This award-winning, highly praised IPA has become Railway City’s flagship beer. Somewhat higher in alcohol than most of their products, it hits 6.5% ABV and 46 IBUs.
Tasting Notes: Gold-amber in colour with lacy foam, this immediately smells of spicy hops. It has flavours of caramel, roasted nuts, and even invokes cream corn. The finish is grapefruit pith, dry and citrus. This is a big, flavourful beer that will excite most palates!
Suggested Food Pairing: We’d love this with corn on the cob, especially if there were a variety of toppings available. See some favourite corn variations in the recipes section below.
This is a limited edition seasonal and takes its name from the global influences of fruit, spice, and hops ingredients that make up its mix. 4.5% ABV and 15% IBUs.
This is made in the “Witbier” style, described by online beer resource Beer Advocate a Belgian-style ale that’s very pale and cloudy in appearance due to it being unfiltered and the high level of wheat, and sometimes oats, that’s used in the mash. Always spiced, generally with coriander, orange peel and other oddball spices or herbs in the back ground.”
Tasting Notes: The cloudy, pale appearance of wheat beer is apparent here, and it has a lovely, complex set of aromas: Christmas cake, yellow flowers, and lemongrass. Tasting it gives more definition to the array: the spices are clove and allspice, with orange and toast. The hops aren’t apparent, but there is a small amount of bitterness at the end.
Suggested Food Pairing: Is it selfish to want this with shellfish? Lobster, raw oysters, or mussels in tomato garlic broth (see recipe below).
Here’s a medium-full bodied ale that offers a creamy mouthfeel and great hoppy finish. This hits 4.4% ABV and 15.9 IBU.
Tasting Notes: The beautiful burnt orange colour of this beer stands out, as do the notes of toasted grain, hops, and butterscotch. There’s some fruit and vanilla, too, lending it a rich, complex character.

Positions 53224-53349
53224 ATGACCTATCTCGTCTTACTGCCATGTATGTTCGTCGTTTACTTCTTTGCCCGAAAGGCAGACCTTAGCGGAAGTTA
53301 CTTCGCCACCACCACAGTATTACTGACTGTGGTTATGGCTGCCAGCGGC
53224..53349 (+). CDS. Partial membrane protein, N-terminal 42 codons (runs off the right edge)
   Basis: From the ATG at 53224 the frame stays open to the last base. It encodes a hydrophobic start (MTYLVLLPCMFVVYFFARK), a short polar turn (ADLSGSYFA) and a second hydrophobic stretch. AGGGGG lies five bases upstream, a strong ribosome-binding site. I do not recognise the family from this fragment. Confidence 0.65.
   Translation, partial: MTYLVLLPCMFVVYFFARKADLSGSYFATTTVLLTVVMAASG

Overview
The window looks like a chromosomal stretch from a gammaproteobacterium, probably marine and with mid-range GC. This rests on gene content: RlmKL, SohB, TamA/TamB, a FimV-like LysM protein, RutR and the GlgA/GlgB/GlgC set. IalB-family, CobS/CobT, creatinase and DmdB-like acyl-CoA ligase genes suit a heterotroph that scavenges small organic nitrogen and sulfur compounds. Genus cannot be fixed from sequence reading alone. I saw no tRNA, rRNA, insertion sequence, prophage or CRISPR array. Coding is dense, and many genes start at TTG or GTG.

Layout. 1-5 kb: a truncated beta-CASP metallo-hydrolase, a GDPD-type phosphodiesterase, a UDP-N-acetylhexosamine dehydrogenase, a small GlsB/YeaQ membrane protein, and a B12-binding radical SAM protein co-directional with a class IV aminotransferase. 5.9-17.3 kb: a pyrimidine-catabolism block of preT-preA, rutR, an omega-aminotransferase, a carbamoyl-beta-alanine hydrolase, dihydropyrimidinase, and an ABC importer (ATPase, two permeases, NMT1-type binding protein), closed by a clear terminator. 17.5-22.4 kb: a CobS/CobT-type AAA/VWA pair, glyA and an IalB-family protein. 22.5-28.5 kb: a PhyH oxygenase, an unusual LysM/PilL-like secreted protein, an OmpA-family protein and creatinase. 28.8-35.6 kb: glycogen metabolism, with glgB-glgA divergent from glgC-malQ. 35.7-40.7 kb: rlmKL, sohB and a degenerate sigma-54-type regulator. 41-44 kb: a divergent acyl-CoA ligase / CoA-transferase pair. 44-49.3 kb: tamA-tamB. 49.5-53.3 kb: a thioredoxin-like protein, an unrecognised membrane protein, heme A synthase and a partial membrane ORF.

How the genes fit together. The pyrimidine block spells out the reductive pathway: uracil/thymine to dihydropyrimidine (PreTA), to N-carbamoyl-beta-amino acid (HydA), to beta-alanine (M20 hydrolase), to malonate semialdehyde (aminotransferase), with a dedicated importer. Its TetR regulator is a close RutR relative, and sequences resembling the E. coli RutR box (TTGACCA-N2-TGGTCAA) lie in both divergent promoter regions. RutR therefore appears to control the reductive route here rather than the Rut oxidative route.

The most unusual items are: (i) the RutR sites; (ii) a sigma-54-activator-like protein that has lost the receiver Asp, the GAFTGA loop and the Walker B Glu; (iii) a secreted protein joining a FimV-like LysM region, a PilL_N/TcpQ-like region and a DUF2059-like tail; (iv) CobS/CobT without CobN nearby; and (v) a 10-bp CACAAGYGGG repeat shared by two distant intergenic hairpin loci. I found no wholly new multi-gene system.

Suggested Food Pairing: We’d love to enjoy this beer with a big grilled cheese sandwich, made with old cheddar and thick-cut bread.
Rusty red in colour, this is full bodied and creamy. 4.6% ABV and 30 IBU.
Tasting Notes: Spiced tea came quickly to mind with this pretty beer. There are notes of caramel and dark rye bread, subtle hints of apple and spice, and – is that banana? There’s some good hoppy bitterness to balance that fruit and spice, especially on the beer’s long finish.
Suggested Food Pairing: Buckwheat ramen noodles are readily available in the Asian section of most grocery stores, and cook faster than pasta. Try them as an alternative to rice with your favourite stir fry recipe and accompany the meal with this big ale.
At the time of publication, this beer hadn’t yet been released, so we depended on Railway City to provide some notes. Here’s what Paul Corriveau has to say:
“Feel like something with a little more flavour than a lager, but not quite the punch of an India Pale Ale? Well, we put two craft favourites together to create Express: Indian Session Lager.
Brewers Notes: Express pours a golden straw colour with white lacing. Complex hop aromas of citrus, tropical fruits and pine fill the nose. Bright lemon, orange, pineapple and mango meld seamlessly with pine notes over a crisp and light malt background, followed by a pleasant, lingering bitterness that’s not overpowering.